Wheat Thins is a simple snack cracker that was at one time synonymous with its cute-but-smart 1980s celebrity spokesperson Sandy Duncan. Today's Wheat Thins, made under the Nabisco umbrella by Mondelez International, come in hot, spicy flavors that might have made the award-winning actress blush.
Product developers of the past sometimes used a careful measure of paprika or rosemary in a chip or a cracker formulation, but today they're more likely to go generous with a vinegar-Tabasco seasoning in something like the Wheat Thins Spicy Buffalo flavor.
With more consumers seeking foods that are lower in sodium, fat and sugars, there is an opportunity for spices and seasonings to fill a flavor void.
“We are seeing seasonings that have more heat to them,” says Kim Holman, director of marketing at Wixon Seasonings and Flavor Systems, St. Francis, Wis. “It's almost like a dare. It just gets hotter and hotter and hotter.”
Frito-Lay North America, a division of PepsiCo, has liberally extended its Cheetos brand. Variations on its Crunchy Cheetos include Flamin' Hot and Cheddar Jalapeño and related products like Dinamita Chile Limón-flavored rolled tortilla chips.
Of course spices and seasonings are used in nearly all food categories, and their contribution goes beyond flash and sizzle. They can add sophistication and nuance and bolster the flavor profile in a reformulation aimed at a more natural, healthful or clean-label product. Whether it's a new chili-powder that will help transform a prepared soup or a specially grown or sourced cinnamon for a bakery product, spices and seasonings can make or break a product.
In pursuit of the exotic
“The rise of ethnic flavors has brought about an exciting demand for non-traditional seasonings and spices,” says Ed McIntosh, marketing manager at Flavorchem Corp., Downers Grove, Ill. "Unique parings of flavors have given rise to seasoning blends in all major food and beverage segments.”
"As the consumer’s palate becomes more sophisticated, food manufacturers are looking to their ingredient suppliers to offer a broader range of solutions, including culinary blends based on regional ethnic cuisines," adds Gary Augustine, executive director of market development for Kalsec, Kalamazoo, Mich. To that end, Kalsec has developed a collection of blends that provide the distinguishing characteristics associated with regional cuisines, including Latin American, Asian and Indian.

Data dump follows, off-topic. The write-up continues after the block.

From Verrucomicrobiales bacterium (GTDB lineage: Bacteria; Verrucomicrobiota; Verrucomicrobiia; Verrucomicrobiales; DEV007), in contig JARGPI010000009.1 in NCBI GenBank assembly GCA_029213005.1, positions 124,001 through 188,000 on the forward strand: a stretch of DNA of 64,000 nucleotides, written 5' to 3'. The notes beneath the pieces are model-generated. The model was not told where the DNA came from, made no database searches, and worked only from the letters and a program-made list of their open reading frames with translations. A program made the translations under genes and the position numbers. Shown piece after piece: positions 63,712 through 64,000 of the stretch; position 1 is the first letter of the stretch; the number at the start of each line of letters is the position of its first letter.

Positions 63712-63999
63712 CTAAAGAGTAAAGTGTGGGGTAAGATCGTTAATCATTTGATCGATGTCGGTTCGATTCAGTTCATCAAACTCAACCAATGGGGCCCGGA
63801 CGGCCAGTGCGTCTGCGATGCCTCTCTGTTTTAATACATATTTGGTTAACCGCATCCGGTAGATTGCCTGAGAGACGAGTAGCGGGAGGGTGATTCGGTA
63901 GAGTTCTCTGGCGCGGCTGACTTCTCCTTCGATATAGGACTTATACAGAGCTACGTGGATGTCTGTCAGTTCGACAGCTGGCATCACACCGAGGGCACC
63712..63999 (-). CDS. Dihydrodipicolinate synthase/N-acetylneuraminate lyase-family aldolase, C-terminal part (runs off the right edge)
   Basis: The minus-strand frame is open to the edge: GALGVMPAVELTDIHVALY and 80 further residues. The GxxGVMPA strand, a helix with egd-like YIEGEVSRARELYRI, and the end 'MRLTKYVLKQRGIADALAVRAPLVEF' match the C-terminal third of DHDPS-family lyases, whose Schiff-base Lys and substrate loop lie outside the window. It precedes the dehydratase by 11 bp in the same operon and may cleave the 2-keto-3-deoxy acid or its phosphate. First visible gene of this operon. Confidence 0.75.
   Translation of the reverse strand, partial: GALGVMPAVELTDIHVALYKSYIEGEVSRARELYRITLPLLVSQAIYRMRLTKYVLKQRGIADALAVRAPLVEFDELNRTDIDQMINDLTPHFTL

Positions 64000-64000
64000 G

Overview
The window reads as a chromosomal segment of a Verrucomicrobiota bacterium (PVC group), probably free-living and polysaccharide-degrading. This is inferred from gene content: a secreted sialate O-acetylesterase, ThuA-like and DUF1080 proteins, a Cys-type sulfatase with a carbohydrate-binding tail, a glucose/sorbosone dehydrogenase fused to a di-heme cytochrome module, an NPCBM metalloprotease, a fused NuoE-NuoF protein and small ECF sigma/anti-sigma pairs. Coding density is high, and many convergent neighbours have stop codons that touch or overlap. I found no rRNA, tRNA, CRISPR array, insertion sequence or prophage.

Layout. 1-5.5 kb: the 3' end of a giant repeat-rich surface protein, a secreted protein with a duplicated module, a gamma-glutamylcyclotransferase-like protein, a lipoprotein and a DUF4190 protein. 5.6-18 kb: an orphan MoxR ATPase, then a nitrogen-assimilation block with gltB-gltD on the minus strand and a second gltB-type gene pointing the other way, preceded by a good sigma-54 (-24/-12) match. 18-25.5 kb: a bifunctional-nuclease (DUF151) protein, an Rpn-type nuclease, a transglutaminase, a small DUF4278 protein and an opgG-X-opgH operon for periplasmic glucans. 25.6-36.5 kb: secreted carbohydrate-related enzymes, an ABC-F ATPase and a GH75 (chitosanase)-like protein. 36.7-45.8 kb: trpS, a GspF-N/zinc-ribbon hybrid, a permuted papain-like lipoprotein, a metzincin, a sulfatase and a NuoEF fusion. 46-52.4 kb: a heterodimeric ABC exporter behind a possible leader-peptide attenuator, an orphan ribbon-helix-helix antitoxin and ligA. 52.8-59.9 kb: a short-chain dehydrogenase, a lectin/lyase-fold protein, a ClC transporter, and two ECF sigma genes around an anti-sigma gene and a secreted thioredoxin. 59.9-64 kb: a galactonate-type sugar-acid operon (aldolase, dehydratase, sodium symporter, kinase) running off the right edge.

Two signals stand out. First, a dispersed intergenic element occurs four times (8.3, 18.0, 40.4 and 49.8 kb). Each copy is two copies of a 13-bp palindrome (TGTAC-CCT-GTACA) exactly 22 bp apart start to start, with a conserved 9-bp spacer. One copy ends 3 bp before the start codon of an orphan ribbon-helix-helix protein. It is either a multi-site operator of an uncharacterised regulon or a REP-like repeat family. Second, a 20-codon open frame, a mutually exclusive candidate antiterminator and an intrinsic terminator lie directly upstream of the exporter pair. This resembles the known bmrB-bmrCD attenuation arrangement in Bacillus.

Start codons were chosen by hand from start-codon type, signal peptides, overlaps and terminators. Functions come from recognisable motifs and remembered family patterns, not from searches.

Changing demographics are a big factor in why new spices are hitting the market; so are dining experiences at restaurants. “Ethnic restaurants introduce cuisines that have seasonings that are far from your typical table seasonings," says McIntosh. "People acquire a taste for them and that creates the demand we see today.”
Like many flavor companies, Wixon compiles a list of flavor trends to watch each year. Among the trendy spices highlighted this year are spices from across the globe that are traditionally used for teas.
“Many emerging spices and seasonings are coming from Africa, South America and the East,” says Jeanne Meeder, who directs Wixon's industrial ingredients and consumer products R&D department. “Examples would include ancient grains, ghost pepper, peri peri, matcha, and rooibos.
“One in particular that we are hearing a significant amount about is matcha,” says Wixon's Homan. “It's a bright green tea, with a shocking bright green color and it is high in fiber, and a good source of antioxidants.” Matcha will have applications in a variety of foods including nutrition bars and dairy products, and ice cream. Rooibos is high in minerals and flavonoids and it is caffeine-free. Wixon is developing a fitness tea application for rooibos.
“Sriracha will become what chipotle is now,” says Laurie Harrsen, who directs communications for McCormick & Co., Hunt Valley, Md. In addition to being the most recognized consumer brand, McCormick also sells to foodservice and food manufacturing channels.